The solar radiation calculator is a tool that estimates the intensity of solar radiation for a given day and a given place depending on its location and altitude.
The algorithms used for the calculation of the solar radiation are based on the publication "Procedure to Compute the Intensity of Solar Radiation for Cables in Air" by Francisco de León, published in 2004.
The model described by de Léon is based on one of the most commonly used clear day models. It is presented by the American Society of Heating, Refrigerating, and Air Conditioning Engineers (ASHRAE) and is based on empirical data collected by Threlkeld and Jordan. The method is called the ASHRAE clear day solar flux model and the calculations assume clear weather conditions and assume that the location is not shaded.
We offer the solar radiation calculator for free!
Also have a look at our free Soil Temperature Calculator.
As an example, we show the solar radiation at the location of the Cableizer head office in Switzerland on the day of this publication, 9th of June, 2018.
First we need the latitude and altitude of the location. For this, you can use our Google Maps interface. Simply move to the desired location and then click on the "Select" buttons. In this example, latitude is 47.4016 and altitude is 390 m above sea level.
Now we need the day of the year. For this, just click on the calender icon and select the date you like. In this example, it's June 9, 2018 which is the 160th day of the year.
Now we are ready to click on the "Calculate" button. The result will give us the maximum solar radiation at day 160 which is 1041 W/m2. This value can be used in the project editor by the click of a button.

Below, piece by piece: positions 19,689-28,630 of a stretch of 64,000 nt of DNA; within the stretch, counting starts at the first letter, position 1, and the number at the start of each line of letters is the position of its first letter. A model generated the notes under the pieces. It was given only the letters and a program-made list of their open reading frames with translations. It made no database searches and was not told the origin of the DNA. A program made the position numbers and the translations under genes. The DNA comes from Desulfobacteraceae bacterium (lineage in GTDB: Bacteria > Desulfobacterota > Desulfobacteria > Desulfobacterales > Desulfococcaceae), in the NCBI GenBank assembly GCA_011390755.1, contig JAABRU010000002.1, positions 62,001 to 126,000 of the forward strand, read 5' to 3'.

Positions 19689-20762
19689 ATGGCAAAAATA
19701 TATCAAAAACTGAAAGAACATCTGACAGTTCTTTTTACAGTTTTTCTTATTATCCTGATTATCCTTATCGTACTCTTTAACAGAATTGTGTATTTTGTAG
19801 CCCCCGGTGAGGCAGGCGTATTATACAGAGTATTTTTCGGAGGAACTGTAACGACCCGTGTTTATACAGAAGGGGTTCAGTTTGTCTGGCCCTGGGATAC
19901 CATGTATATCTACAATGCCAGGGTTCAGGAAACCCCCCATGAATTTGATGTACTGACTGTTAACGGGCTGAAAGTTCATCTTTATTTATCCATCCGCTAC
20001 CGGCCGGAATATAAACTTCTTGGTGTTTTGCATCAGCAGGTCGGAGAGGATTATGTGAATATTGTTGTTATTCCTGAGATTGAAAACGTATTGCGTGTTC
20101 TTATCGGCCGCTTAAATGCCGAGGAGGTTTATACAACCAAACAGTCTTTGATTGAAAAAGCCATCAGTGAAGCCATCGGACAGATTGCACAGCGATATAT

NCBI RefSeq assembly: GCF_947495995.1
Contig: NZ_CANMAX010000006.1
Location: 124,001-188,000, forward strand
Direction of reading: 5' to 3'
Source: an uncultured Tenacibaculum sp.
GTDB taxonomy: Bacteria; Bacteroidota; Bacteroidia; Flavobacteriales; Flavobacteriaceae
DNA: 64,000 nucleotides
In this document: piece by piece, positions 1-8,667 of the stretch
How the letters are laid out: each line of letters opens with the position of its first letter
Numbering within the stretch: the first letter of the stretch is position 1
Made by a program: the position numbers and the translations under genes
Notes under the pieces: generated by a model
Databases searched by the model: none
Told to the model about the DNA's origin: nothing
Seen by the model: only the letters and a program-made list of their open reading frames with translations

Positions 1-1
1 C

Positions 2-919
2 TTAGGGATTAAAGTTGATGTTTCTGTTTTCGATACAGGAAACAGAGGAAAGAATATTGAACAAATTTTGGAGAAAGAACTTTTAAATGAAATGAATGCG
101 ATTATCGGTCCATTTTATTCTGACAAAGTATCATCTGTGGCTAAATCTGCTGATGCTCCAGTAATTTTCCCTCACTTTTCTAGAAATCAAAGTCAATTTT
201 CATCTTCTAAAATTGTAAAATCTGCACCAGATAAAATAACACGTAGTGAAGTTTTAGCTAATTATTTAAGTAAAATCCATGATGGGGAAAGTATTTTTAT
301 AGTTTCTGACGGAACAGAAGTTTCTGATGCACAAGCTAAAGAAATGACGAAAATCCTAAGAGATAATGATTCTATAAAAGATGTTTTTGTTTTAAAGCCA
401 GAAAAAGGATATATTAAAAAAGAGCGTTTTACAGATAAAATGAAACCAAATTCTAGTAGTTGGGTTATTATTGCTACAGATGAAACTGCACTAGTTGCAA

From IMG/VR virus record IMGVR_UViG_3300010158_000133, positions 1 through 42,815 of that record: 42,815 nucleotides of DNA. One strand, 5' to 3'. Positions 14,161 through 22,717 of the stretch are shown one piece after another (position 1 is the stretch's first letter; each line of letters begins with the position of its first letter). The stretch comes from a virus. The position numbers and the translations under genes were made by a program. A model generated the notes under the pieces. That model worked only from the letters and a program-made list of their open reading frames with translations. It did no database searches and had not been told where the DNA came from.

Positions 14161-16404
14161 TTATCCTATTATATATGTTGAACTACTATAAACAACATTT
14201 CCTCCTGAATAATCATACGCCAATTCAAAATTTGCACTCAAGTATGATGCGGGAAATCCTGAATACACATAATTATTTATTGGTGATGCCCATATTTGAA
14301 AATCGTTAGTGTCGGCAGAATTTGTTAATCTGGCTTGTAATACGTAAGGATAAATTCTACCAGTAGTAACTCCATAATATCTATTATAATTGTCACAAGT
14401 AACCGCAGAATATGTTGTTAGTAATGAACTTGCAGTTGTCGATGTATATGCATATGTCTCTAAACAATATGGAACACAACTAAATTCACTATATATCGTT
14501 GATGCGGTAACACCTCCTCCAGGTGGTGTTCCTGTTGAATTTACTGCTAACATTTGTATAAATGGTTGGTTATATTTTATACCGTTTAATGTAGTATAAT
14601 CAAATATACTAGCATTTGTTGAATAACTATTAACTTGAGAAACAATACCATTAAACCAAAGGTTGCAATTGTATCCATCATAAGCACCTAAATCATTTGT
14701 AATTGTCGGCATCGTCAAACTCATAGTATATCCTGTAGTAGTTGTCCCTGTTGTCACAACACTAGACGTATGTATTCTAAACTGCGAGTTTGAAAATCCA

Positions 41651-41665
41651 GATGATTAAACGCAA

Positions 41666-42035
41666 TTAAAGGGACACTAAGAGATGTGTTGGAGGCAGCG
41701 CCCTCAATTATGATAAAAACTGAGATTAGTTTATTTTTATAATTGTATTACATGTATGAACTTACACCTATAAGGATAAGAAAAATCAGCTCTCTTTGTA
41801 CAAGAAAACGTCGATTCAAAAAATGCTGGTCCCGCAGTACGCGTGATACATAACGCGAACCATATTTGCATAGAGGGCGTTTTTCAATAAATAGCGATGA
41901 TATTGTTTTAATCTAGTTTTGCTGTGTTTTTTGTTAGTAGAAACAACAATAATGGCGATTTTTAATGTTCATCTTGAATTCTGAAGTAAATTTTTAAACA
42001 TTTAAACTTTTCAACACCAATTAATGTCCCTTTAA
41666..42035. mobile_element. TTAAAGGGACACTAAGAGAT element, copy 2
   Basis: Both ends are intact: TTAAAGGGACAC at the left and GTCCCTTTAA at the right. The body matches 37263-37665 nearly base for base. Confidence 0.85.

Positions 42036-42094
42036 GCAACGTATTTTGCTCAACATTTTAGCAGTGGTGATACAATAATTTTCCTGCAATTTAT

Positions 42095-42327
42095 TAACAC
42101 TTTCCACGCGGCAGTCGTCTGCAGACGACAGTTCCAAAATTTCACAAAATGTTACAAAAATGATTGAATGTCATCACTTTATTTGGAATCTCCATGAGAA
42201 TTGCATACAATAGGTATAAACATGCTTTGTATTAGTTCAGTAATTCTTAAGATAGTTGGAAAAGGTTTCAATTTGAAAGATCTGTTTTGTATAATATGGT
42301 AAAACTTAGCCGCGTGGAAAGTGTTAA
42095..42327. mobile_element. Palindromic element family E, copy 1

However, you may want to have a more thorough look at the solar radiation at your chosen location. So the following figures show you the solar radiation over the 24 hours of your chosen day plus in a second graph the solar radiation over the year.
There is even more: The graphs show three colors meaning the solar radiation intesity on a horizontal surface (blue), on a vertical surface (red), and on a surface perpendicular to the sunlight (black).
However, due to the great number of cloudy days per year, the results obtained by these models do not truly represent reality. This is even true when the models are sophisticated and use methods to solve the radiative transfer problem.
According to Mikulovic2015, another group of models uses procedures for estimating the average insolation that can be expected under real conditions at a particular site. These models usually use long-term measurements of solar radiation hitting a horizontal surface. A set of equations is then used to estimate the insolation on inclined surfaces, such as photovoltaic (PV) panels. And there are simple cloudy sky models that need meteorological data of the total cloud amount.
A clear day model will give the maximal possible value wheras other models try to give more the average value. If one is calculating the potential of a PV power plant, cloudy sky models are of essence. But in case of cable rating, we have to respect the worst-case scenario, which means the highest possible solar radiation value is needed and the clear sky model is well suited.
You may want to look at some further literature in this field: